Can Hard Water Aggravate Your Eczema?
Twenty percent of children and about 8% of adults suffer from eczema, a condition characterized by inflamed, itchy, and scaly skin. In the worst cases, you will see oozing and blisters. The hands, knees, elbows, and sometimes chest is where you will often find eczema. The constant itching and pain can also have a profound effect on your quality of life. Not only can its appearance be stressful, but it also causes a lack of sleep and poor concentration. It is a genetic condition, but these symptoms can be exacerbated by hard water. Studies have already been conducted showing that in areas with hard water, there is a much higher rate of eczema.
Hard water occurs when limestone dissolves into rainwater. Then it passes through the soil into our underground water supplies. It is mainly comprised of calcium and magnesium. These elements react in different ways with your skin.
First, the hard water damages your protective skin barrier. Next, once it mixes with soaps and detergents it creates a scum, which is left on your skin and everything else it touches. You may be familiar with that tight feeling your skin has after you bathe in hard water. This residue is also left on your laundry and bedding. Therefore, this causes irritations to your skin on a daily basis. As a matter of fact, most people use a water softener to ease their hard water issues.
But just how much does a water softener help your eczema symptoms? There have been two major studies done on how a water softener decreases the effects of hard water on people’s skin. We must note that both were funded by water softener companies, but the findings were interesting nonetheless.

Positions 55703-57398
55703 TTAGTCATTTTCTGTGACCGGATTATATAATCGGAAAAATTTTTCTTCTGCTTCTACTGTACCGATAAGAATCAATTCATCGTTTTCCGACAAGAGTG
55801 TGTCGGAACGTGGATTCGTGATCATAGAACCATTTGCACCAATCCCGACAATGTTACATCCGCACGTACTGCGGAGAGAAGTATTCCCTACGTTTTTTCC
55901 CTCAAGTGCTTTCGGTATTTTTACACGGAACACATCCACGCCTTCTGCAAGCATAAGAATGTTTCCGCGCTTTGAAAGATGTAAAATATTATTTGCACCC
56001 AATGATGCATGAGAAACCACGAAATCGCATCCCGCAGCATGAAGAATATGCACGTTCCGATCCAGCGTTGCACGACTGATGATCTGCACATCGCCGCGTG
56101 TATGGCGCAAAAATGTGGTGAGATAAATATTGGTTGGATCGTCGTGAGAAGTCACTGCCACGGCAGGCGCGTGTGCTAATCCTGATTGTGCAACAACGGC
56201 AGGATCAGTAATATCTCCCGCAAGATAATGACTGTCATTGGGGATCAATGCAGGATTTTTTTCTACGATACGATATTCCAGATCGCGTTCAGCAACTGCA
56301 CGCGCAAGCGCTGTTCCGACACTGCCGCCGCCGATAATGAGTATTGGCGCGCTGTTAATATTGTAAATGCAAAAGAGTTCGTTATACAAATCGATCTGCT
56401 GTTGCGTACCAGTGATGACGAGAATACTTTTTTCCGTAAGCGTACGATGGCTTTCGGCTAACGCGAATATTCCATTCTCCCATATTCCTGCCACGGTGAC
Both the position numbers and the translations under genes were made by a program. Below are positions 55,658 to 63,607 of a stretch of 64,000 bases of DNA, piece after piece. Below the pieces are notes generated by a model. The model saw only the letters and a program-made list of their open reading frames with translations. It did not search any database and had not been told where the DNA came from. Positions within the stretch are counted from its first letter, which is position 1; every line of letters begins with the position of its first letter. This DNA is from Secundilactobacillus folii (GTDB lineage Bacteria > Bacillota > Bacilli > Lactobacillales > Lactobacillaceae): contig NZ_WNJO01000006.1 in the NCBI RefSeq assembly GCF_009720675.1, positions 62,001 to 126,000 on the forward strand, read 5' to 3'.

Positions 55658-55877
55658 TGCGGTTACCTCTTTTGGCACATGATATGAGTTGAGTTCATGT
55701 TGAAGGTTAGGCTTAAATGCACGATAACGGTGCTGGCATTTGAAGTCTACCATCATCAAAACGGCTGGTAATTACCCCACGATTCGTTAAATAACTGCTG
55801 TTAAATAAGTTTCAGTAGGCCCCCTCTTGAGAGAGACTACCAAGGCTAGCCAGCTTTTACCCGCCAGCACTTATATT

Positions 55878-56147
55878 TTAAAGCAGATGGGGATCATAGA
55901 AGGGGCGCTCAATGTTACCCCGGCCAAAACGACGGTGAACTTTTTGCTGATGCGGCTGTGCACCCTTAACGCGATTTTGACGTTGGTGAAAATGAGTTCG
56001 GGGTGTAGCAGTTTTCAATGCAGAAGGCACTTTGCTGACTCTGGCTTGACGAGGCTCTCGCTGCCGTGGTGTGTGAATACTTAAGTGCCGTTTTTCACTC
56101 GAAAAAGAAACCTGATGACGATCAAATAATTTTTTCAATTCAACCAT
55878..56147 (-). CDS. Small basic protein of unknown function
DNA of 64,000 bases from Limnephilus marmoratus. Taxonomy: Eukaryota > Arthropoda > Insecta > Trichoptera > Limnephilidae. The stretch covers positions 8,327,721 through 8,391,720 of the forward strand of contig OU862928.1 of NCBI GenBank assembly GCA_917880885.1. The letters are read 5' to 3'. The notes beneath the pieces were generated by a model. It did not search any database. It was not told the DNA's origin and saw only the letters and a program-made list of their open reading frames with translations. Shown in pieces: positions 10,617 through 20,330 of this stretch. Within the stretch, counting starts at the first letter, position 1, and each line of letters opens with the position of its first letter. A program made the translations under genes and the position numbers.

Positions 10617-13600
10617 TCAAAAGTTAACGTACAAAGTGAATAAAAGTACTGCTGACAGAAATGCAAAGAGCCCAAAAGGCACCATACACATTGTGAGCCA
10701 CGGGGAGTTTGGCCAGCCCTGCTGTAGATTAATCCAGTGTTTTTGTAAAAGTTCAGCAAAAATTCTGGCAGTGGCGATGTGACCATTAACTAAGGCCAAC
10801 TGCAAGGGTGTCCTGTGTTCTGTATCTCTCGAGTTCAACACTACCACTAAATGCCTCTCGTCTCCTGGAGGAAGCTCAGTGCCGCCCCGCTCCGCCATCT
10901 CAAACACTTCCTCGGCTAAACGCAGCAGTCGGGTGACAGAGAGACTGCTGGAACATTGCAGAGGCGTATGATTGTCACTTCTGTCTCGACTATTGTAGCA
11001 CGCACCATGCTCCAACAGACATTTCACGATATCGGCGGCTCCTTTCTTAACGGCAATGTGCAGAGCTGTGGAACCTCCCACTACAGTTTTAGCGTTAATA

University of Sheffield and King’s College London
The first study was done by a team in London, where hard water is a common problem. They placed ion-exchange water softeners in 1,100 homes, with children who had been diagnosed with eczema. After the study was over, they found that the high alkalinity in hard water contributes to changes in your skin’s pH levels. This shift disturbs your skin’s natural ability to protect itself, leaving you more prone to infections and other skin conditions. By significantly decreasing the number of surfactants in your water, you can improve your skin and lower your risks for eczema.
The lead author of the study, Dr. Simon Danby said:
“Patients with eczema are much more sensitive to the effects of hard water than people with healthy skin. This increase in sensitivity is associated with a genetic predisposition to a skin barrier defect brought about by mutations in the gene encoding filaggrin. Filaggrin is a structural protein important for the formation of our skin’s barrier to the outside environment. Up to half of all people with eczema carry a filaggrin gene.”
Kinetico, a water treatment company, conducted a study in 2011. The purpose was to see if their eczema prone participants would find some relief using a water softener. Twenty-three families were chosen to undergo the trial. Water softeners were installed in their homes and they were asked to fill out a survey after a three month period. The completed questionnaire revealed these results about its participants:
- 83% said the water softener reduced the severity of their eczema
- 78% were using steroid creams, and after the study, 70% were using less
- 96% noticed smoother skin and softer hair
- 91% said they were less itchy
It is well documented that eczema is more prevalent in people living with hard water. Of course, this leads many scientists to believe that it negatively impacts people’s skin health. To date, we have some studies indicating that there are potential benefits to installing a water softener for eczema relief. New follow-up research (to the London study) is attempting to more clearly define these advantages and shed light on this topic.
Tags: eczema, plumbing, water quality, water supply